Seen & Heard: what the Sunday papers reported
Stamp duty changes; Swedish bid for Jury’s Inn; INM eyes Business Post
The Minister for Finance Paschal Donohoe announced in the 2018 Budget that he planned to increase the rate of stamp duty on commercial property transactions. Photograph: Leah Farrell / RollingNews.ie
Government extends stamp duty net
The Government used the Finance Bill last week to quietly extend the scope of a planned increase of stamp duty on transactions involving commercial property to all business assets, the Sunday Times reports.
The Minister for Finance Paschal Donohoe announced in the 2018 Budget, unveiled earlier this month, that he planned to increase the rate of stamp duty on commercial property transactions from 2 per cent to 6 per cent. The newspaper said that the Government’s move to extend the scope of the increase to all business assets is being seen as an attempt to reach an ambitious budget target of raising €376 million from the measure.
Eir deal with Frenchman stalls on valuation
French telecommunications billionaire Xavier Neil’s attempt to buy a significant stake in Eir have stalled amid disagreement over the Irish company’s valuation, the Sunday Times also reports.
Citing a report from TMT Finance, an industry news website, the newspaper said that a deal is now unlikely to come to fruition. Eir is controlled by three firms, US hedge funds Anchorage Capital and Davidson Kempner and Singaporean sovereign wealth fund GIC.
INM eyes Sunday Business Post
Independent New & Media’s (INM) new chief executive Michael Doorly has told the Sunday Independent that the publicly-quoted media group is interested in buying the Sunday Business Post.
Mr Doorly said that INM has been in contact with Sunrise Media, a holding company for the Sunday Business Post and a Cork printing business, Webprint, about potentially entering the bidding process. INM walked away earlier this year from a deal to buy Celtic Media Group over conditions imposed by regulators.
Stock exchange hires US firm to find a buyer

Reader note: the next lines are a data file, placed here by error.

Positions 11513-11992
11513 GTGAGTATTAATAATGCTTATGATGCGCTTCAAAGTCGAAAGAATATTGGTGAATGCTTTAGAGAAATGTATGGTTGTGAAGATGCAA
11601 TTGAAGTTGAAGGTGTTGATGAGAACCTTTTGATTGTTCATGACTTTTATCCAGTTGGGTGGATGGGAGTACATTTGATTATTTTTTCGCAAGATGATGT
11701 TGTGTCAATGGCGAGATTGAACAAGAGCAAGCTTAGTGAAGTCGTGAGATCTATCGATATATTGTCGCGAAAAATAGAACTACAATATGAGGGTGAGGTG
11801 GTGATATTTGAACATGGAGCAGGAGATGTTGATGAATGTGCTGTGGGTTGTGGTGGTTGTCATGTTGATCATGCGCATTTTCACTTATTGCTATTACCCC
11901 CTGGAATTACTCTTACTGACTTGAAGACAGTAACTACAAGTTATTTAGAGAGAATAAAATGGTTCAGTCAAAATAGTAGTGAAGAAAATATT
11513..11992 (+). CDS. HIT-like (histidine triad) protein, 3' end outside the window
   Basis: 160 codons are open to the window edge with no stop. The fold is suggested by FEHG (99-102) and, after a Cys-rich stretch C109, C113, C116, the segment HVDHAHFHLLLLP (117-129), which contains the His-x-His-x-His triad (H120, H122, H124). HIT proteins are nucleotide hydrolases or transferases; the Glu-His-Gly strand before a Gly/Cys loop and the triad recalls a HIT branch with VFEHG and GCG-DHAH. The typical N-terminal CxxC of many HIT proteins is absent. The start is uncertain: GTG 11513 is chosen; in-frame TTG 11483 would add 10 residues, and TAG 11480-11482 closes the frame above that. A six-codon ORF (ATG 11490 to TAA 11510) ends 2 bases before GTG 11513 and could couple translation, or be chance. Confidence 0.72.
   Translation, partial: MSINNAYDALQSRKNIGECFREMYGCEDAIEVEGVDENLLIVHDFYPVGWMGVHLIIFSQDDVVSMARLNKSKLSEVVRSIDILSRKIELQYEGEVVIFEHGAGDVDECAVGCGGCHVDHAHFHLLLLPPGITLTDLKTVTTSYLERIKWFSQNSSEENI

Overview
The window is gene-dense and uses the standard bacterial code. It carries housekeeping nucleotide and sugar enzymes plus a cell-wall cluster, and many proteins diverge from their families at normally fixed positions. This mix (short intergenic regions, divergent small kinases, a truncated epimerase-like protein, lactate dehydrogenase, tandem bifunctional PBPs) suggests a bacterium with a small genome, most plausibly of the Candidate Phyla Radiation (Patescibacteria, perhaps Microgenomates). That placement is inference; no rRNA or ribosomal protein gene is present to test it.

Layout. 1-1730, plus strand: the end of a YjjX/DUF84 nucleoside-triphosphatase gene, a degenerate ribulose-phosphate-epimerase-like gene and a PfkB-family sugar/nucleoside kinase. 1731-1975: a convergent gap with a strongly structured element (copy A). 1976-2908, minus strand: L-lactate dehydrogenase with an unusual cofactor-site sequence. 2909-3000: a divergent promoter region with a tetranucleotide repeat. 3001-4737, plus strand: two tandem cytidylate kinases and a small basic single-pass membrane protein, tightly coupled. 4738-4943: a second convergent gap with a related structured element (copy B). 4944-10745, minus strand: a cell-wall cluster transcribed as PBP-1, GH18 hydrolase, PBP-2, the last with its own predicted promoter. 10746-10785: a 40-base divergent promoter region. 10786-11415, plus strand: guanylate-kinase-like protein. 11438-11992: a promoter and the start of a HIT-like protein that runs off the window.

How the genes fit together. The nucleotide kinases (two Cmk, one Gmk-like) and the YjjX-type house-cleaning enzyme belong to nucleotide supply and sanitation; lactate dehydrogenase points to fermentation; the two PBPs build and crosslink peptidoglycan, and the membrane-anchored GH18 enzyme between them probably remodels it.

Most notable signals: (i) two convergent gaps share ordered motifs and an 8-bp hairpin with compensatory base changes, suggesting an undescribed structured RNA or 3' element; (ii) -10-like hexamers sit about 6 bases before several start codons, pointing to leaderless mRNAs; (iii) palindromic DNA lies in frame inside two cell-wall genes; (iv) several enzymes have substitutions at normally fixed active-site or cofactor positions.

The Sunday Independent also reports that the Irish Stock Exchange (ISE) has hired US investment bank Moelis & Co to find a buyer for the bourse operator and has distributed documentation to interested parties in recent weeks.
It follows from a report in The Irish Times last month that the ISE was looking to join forces with another exchange operator, marking a departure from its previously prized independence, as the firm seeks to position itself for opportunities after Brexit.
Swedish firm to bid for Jury’s Inn
Swedish hotel operator Pandox has emerged as a bidder for the Jurys Inn brand, which is owned by US private equity firm Lone Star, according to the Sunday Business Post.
The hotel company, which has 36 properties, was put up for sale earlier this year for about €1 billion, with Credit Suisse and Eastdil hired to manage the process. Pandox is one of the biggest hotel groups in Northern Europe, with 120 properties in Sweden, Norway, Finland and Germany.
Kuwaiti, Singaporean funds join AIB share register The Sunday Business Post also reports that the sovereign wealth funds of Kuwait and Singapore have emerged among the top five investors in AIB following its flotation on the stock market in June.
New filings show that the Singaporean GIC fund owns 27.7 million shares in AIB, worth €140 million, while the Kuwait Investment Authority, holds a similar amount of shares. Each holding equates to about 1 per cent of the bank.